Is Light Rail the answer to George Street Congestion?


The proposal for the South East Light Rail could be the first major step in the redevelopment of George Street.

An emerging study conducted by the

City of Sydney has illustrated the benefits that introducing light rail to George Street can have on retail stores and businesses.

In conjunction with the study,

The George Street 2020: a public domain activation strategy publication has been released, with its base principles focusing on an creating an efficient transport spine, a pedestrian focused boulevard, a legible spine, an iconic street, a 24 hour street and linking the city to the harbour. The strategy highlights guidelines on how factors such as seating, outdoor dining, cultural activities, 24 hour lighting, vending and building use can best function with the Light Rail section of the street; all the while aiming to transition and revitalise George Street to support the local economy.

Lord Mayor of Sydney Ms Clover Moore, supports the five-year plan, discussing the benefits of the Light Rail on George Street. “When the Light Rail project is complete in five years, George Street will feature a one-kilometer pedestrianised area between Bathurst and Hunter Streets…This transformation is a unique opportunity to ensure that George Street becomes a world class boulevard that is also a thriving business and retail environment,” Ms Moore said.

According to the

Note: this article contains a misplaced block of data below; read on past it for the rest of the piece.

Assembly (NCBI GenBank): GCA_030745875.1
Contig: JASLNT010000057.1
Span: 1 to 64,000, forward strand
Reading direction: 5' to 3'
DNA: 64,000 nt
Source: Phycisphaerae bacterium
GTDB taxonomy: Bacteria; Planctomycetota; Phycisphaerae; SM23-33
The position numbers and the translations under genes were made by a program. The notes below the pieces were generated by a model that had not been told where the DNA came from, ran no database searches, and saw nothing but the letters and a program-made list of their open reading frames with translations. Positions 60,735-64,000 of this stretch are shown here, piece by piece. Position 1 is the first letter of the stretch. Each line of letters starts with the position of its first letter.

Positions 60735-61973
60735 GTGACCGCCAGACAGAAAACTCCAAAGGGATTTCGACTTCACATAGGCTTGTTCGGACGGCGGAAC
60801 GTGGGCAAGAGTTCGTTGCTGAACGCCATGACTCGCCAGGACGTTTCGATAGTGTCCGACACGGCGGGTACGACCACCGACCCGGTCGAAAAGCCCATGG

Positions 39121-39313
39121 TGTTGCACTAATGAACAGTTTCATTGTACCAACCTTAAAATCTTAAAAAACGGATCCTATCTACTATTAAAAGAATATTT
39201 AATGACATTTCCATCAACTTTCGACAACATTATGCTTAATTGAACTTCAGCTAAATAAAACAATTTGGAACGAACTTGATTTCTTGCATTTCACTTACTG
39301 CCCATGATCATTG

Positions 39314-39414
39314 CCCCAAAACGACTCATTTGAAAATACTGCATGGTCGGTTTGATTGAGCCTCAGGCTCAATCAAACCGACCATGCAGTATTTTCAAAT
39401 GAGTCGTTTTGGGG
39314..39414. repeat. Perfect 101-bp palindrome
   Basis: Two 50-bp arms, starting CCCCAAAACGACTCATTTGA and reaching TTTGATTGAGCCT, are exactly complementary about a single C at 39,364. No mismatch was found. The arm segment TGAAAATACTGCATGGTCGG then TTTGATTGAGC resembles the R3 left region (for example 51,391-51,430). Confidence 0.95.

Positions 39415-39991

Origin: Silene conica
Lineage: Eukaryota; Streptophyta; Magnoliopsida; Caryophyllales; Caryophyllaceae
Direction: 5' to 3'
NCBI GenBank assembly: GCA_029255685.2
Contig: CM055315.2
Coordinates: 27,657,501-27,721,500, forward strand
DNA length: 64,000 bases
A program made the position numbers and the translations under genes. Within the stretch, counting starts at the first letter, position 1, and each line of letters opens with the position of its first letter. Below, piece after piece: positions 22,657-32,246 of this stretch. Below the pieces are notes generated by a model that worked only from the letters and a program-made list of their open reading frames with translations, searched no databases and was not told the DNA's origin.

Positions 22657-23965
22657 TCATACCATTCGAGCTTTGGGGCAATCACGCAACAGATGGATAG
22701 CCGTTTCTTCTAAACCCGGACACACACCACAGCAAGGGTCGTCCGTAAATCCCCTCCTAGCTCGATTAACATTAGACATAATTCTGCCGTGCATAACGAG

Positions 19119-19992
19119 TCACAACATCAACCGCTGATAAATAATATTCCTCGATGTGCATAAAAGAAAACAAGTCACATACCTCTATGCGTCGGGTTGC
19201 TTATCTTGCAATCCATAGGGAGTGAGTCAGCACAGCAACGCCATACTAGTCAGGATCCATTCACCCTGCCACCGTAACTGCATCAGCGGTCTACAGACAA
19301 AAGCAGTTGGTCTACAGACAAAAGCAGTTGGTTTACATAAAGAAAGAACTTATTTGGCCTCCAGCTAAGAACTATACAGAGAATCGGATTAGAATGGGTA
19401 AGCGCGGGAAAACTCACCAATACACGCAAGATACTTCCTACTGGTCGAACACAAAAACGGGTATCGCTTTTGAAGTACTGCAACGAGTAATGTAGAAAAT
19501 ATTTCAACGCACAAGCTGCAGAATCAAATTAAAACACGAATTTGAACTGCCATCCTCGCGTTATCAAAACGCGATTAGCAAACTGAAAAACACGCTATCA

Daily Telegraph, Ms Moore mentioned there would be an adjusted road hierarchy behind the Light Rail, with pedestrianisation between Bathurst and Hunter Streets. “I think it’s critical for the future of Sydney,” Ms Moore said.

Since the Inner West Light Rail opened to the public in March 2014, plans for the CBD and South East Light Rail have been approved and construction is scheduled to commence in late April 2015 with the line predicted to be open for public use in 2019.

The plan entails that the Light Rail will run down the center of George Street, garnished with trees on either side and followed by a flex-zone in which street furniture and amenities such as bubblers and benches may be placed. The street will also host a 3.6-meter pedestrian area along buildings’ edges to avoid walkway congestion.

The proposed plan for the CBD and South East Light Rail is also intended to ease reliance on buses and hence ease congestion around the CBD.

Show Comments
advertise with us
The Urban Developer is Australia’s largest, most engaged and fastest growing community of property developers and urban development professionals. Connect your business with business and reach out to our partnerships team today.
Article originally posted at: